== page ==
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N2 - Background Asthma exacerbations remain common, even in children and adolescents, despite optimal medical management. Identification of host risk factors for exacerbations is incomplete, particularly for seasonal episodes. Objective We sought to define host risk factors for asthma exacerbations unique to their season of occurrence. Methods This is a retrospective analysis of patients aged 6 to 20 years who comprised the control groups of the Asthma Control Evaluation study and the Inner City Anti-IgE Therapy for Asthma study. Univariate and multivariate models were constructed to determine whether patients' demographic and historical factors, allergic sensitization, fraction of exhaled nitric oxide values, spirometric measurements, asthma control, and treatment requirements were associated with seasonal exacerbations. Results The analysis included 400 patients (54.5% male; 59.0% African American; median age, 13 years). Exacerbations occurred in 37.5% of participants over the periods of observation and were most common in the fall (28.8% of participants). In univariate analysis impaired pulmonary function was significantly associated with greater odds of exacerbations for all seasons, as was an exacerbation in the previous season for all seasons except spring. In multivariate analysis exacerbation in the previous season was the strongest predictor in fall and winter, whereas a higher requirement for inhaled corticosteroids was the strongest predictor in spring and summer. The multivariate models had the best predictive power for fall exacerbations (30.5% variance attributed). Conclusions Among a large cohort of inner-city children with asthma, patients' risk factors for exacerbation vary by season. Thus information on individual patients might be beneficial in strategies to prevent these seasonal events.

AB - Background Asthma exacerbations remain common, even in children and adolescents, despite optimal medical management. Identification of host risk factors for exacerbations is incomplete, particularly for seasonal episodes. Objective We sought to define host risk factors for asthma exacerbations unique to their season of occurrence. Methods This is a retrospective analysis of patients aged 6 to 20 years who comprised the control groups of the Asthma Control Evaluation study and the Inner City Anti-IgE Therapy for Asthma study. Univariate and multivariate models were constructed to determine whether patients' demographic and historical factors, allergic sensitization, fraction of exhaled nitric oxide values, spirometric measurements, asthma control, and treatment requirements were associated with seasonal exacerbations. Results The analysis included 400 patients (54.5% male; 59.0% African American; median age, 13 years). Exacerbations occurred in 37.5% of participants over the periods of observation and were most common in the fall (28.8% of participants). In univariate analysis impaired pulmonary function was significantly associated with greater odds of exacerbations for all seasons, as was an exacerbation in the previous season for all seasons except spring. In multivariate analysis exacerbation in the previous season was the strongest predictor in fall and winter, whereas a higher requirement for inhaled corticosteroids was the strongest predictor in spring and summer. The multivariate models had the best predictive power for fall exacerbations (30.5% variance attributed). Conclusions Among a large cohort of inner-city children with asthma, patients' risk factors for exacerbation vary by season. Thus information on individual patients might be beneficial in strategies to prevent these seasonal events.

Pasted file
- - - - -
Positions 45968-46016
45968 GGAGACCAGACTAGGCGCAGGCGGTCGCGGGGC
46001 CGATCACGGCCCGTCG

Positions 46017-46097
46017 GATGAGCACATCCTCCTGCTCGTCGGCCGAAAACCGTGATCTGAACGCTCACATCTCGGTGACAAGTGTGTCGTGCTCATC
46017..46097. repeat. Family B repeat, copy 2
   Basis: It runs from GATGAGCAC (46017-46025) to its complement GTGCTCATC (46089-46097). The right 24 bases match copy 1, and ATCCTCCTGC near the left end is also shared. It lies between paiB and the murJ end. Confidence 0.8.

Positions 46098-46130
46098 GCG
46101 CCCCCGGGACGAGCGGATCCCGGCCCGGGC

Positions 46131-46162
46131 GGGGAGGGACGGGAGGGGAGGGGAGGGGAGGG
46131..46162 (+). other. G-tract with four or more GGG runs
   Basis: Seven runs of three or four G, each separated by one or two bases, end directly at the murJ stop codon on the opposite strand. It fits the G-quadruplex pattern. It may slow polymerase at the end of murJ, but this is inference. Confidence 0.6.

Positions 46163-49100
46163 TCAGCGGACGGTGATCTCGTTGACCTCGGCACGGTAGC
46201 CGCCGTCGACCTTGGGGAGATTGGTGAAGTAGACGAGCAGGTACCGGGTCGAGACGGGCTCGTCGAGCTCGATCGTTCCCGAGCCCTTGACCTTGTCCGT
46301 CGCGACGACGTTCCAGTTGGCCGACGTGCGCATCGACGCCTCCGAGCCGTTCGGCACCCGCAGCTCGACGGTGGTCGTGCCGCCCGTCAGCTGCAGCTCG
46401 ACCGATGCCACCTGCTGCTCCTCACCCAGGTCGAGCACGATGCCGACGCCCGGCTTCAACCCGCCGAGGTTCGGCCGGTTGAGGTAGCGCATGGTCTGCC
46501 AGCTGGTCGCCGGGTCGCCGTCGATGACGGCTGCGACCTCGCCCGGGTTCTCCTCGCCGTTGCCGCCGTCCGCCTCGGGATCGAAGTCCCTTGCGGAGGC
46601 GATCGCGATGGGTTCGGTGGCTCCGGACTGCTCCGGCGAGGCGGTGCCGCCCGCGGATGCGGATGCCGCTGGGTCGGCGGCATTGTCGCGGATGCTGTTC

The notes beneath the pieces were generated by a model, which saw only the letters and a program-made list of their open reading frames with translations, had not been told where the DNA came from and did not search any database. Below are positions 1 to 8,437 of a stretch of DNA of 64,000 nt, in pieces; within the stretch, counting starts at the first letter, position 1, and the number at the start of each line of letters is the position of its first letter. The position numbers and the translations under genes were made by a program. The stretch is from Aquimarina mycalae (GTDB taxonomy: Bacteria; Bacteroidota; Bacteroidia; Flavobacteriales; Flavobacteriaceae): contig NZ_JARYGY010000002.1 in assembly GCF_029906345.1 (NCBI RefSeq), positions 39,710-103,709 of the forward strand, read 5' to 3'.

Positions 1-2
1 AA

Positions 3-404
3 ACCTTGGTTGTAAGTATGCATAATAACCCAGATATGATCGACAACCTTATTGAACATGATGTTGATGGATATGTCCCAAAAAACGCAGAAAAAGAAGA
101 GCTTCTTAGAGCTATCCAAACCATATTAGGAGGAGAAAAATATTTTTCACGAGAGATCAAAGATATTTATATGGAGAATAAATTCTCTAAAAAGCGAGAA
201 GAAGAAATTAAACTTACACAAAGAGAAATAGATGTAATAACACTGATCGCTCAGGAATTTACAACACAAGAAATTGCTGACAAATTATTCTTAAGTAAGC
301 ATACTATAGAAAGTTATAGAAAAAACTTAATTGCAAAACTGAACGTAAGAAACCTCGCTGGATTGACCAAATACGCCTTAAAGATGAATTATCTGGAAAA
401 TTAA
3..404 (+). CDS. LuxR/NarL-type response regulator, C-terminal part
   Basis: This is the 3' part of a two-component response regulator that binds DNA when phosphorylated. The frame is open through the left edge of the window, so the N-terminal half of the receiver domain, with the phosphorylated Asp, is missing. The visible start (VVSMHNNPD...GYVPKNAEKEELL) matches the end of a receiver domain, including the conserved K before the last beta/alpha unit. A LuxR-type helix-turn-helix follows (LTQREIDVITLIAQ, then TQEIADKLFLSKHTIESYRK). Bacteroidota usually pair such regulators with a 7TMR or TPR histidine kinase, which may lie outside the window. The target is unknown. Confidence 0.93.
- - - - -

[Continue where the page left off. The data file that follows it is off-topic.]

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KW - Asthma

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KW - biomarkers

KW - eosinophils

KW - exhaled nitric oxide

KW - IgE

KW - pulmonary function

KW - seasons